The form of the age effect on linear creep and elasticity is established by treating the hydrating cement paste as a variable composite in which the volume fraction of solid grows while the material creeps under load. The formulation rests on three hypotheses: (1)The average strains in microelements solidified at various times are equal; (2)the properties of solidified matter (cement gel) are time-invariant; (3)the rate of migrations of solid particles causing creep in cement gel depends on the mean length of migration passages at the time of load application. The first hypothesis allows eliminating the microstresses from a system of two integral equations set up to relate stress and strain histories. A new form of the creep function is deduced, expressing the aging effect in terms of the growth of volume of cement gel and the increase of the migration passage length. It is shown that the double power law is obtained as a special case when the growth of gel volume is negligible, and a generalization consistent with growing gel volume is suggested and compared with creep data.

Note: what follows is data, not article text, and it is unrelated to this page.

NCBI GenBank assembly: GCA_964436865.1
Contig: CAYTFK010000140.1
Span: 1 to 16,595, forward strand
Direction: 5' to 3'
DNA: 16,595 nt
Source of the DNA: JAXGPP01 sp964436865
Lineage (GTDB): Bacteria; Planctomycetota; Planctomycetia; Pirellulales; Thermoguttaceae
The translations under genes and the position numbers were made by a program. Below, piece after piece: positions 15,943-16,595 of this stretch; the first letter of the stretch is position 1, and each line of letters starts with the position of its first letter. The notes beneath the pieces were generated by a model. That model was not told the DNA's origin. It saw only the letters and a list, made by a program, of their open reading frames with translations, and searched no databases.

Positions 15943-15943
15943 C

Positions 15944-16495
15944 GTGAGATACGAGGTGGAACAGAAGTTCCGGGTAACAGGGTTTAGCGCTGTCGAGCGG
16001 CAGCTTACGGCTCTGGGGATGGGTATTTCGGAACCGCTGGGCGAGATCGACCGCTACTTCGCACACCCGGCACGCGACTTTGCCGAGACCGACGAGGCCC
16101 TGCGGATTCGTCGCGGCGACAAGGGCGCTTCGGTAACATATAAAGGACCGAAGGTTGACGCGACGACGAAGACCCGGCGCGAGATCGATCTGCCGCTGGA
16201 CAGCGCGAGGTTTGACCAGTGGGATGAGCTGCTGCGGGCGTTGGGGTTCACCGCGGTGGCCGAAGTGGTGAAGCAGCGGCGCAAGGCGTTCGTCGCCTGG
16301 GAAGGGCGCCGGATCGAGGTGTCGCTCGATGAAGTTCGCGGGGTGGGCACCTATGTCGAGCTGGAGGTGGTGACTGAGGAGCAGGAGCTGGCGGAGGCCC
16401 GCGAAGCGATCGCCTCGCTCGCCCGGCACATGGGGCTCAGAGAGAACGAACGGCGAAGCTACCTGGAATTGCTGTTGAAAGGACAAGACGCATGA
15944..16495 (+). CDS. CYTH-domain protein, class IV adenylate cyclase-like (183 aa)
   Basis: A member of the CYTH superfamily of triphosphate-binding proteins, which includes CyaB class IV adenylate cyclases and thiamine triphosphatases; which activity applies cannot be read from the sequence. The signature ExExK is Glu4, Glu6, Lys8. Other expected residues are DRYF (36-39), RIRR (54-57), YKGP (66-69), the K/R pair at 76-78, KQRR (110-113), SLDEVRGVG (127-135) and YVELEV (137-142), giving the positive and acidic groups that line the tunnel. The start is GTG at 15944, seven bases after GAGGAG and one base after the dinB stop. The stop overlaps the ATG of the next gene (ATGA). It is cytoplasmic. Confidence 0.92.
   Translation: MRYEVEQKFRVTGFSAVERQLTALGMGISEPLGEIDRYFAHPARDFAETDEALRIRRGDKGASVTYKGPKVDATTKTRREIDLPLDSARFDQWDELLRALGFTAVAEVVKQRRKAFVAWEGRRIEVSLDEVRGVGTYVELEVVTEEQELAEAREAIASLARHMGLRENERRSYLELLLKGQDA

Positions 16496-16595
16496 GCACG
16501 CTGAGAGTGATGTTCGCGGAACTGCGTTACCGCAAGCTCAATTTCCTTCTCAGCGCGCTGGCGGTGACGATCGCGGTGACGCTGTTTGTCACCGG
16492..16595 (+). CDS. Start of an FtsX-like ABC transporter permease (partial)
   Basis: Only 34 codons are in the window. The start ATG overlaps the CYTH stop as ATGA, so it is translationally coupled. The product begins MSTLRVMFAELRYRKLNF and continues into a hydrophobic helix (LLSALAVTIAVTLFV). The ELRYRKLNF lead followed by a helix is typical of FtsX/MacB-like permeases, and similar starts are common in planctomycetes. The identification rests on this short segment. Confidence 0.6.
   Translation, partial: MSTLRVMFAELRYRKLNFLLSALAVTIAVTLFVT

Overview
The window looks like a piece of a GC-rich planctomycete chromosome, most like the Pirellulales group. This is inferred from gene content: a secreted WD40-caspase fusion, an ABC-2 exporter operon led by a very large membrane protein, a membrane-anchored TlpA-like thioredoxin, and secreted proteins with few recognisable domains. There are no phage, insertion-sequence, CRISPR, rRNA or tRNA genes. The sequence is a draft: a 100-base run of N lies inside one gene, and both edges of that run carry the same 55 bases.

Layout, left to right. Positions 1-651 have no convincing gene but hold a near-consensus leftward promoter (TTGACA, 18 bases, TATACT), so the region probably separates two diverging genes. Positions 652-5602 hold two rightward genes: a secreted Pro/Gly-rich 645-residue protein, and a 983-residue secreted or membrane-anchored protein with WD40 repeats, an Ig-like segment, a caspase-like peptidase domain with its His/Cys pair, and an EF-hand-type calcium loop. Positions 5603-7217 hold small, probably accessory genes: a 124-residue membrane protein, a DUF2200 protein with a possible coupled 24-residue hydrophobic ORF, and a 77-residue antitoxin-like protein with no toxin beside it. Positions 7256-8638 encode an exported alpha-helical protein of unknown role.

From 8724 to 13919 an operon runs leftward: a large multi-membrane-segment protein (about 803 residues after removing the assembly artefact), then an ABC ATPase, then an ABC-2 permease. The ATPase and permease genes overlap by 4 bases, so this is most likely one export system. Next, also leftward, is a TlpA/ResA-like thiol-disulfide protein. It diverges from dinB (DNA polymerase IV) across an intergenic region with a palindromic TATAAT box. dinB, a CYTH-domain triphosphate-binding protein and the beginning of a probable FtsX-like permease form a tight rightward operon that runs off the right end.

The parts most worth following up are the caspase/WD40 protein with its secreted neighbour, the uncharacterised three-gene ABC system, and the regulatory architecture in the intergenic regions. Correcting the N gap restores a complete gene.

|Original language||English (US)|
|Number of pages||19|
|Journal||ASCE J Eng Mech Div|
|State||Published - Jan 1 1977|
ASJC Scopus subject areas
- Environmental Science(all)
- Earth and Planetary Sciences(all)